This link is broken, either the page no longer exists or there is some other issue like a typo.
When a Las Vegas newspaper ran an article about the upcoming tax evasion trial of local resident Robert Kahre, the piece drew dozens of comments from apparent sympathizers.
"IRS forcing a Federal Income Tax on a man's wages is illegal," wrote one.
"I have not filed in over 30 years," another boasted.
A third suggested that people should "organize protests at the courthouse."
Now, a federal grand jury has subpoenaed the names, phone numbers, IP addresses and other identifying information about every person who commented on the original article, which appeared in the May 26 edition of the Las Vegas Review-Journal. News of the subpoena was first reported last week by one of the paper's columnists, Thomas Mitchell.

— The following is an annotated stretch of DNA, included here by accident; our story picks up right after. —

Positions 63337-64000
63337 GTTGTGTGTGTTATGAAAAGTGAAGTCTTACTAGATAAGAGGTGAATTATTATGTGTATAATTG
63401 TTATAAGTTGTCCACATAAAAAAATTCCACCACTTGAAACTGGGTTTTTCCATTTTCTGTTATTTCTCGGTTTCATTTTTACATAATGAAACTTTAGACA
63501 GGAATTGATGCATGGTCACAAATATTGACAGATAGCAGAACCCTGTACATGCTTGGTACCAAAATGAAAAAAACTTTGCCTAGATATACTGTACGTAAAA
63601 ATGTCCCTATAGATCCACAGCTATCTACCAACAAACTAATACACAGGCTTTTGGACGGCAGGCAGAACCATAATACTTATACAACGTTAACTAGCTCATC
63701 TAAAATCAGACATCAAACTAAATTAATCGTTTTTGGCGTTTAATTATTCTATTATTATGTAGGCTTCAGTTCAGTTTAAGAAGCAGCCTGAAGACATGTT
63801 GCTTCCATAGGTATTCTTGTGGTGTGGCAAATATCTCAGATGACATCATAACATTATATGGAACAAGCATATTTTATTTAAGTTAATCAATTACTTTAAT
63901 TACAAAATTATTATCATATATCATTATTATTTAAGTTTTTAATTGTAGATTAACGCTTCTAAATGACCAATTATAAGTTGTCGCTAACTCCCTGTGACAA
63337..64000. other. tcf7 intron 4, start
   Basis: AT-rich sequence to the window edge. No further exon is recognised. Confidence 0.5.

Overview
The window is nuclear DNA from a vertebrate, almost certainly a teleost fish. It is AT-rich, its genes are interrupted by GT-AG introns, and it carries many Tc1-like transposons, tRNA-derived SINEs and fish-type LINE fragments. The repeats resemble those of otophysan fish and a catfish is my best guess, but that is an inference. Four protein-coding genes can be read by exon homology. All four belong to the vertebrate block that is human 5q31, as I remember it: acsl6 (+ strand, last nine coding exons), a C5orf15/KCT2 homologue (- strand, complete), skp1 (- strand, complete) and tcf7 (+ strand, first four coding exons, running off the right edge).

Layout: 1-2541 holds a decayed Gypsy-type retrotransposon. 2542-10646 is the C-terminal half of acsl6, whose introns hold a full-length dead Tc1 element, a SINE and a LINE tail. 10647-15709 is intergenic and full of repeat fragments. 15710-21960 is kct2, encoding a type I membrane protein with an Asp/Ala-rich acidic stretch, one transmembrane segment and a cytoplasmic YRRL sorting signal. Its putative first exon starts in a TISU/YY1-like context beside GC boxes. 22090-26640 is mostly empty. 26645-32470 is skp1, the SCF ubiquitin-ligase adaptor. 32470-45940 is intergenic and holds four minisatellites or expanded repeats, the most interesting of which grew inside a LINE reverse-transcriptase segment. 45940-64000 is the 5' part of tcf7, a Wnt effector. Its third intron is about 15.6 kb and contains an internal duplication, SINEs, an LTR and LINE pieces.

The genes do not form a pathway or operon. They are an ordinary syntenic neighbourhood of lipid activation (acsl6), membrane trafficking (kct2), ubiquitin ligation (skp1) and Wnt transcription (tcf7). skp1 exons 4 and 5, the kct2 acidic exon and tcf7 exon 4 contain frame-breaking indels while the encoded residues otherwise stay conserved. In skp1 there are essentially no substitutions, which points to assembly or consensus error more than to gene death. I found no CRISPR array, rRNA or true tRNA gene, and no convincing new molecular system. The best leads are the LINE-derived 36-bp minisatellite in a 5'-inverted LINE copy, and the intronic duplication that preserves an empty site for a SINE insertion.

I'd have to say it's probably not a good idea to go bragging about anything you've done illegal online. Having said that a blanket subpoena is really pushing the limits. As disturbing as this is a blurb near the end of the article is a whole lot sinister:
Other federal courts have limited the government's ability to issue expansive subpoenas to newspapers, bookstores, and other enterprises. In one recent case, a judge in Wisconsin rejected the federal government's attempt to force Amazon to reveal the names of 120 purchasers of books sold by Robert D'Angelo, who was under investigation for tax evasion and wire fraud.
They were rejected but the fact they tried to get that information in the first place should be reason enough to raise more than a few eyebrows.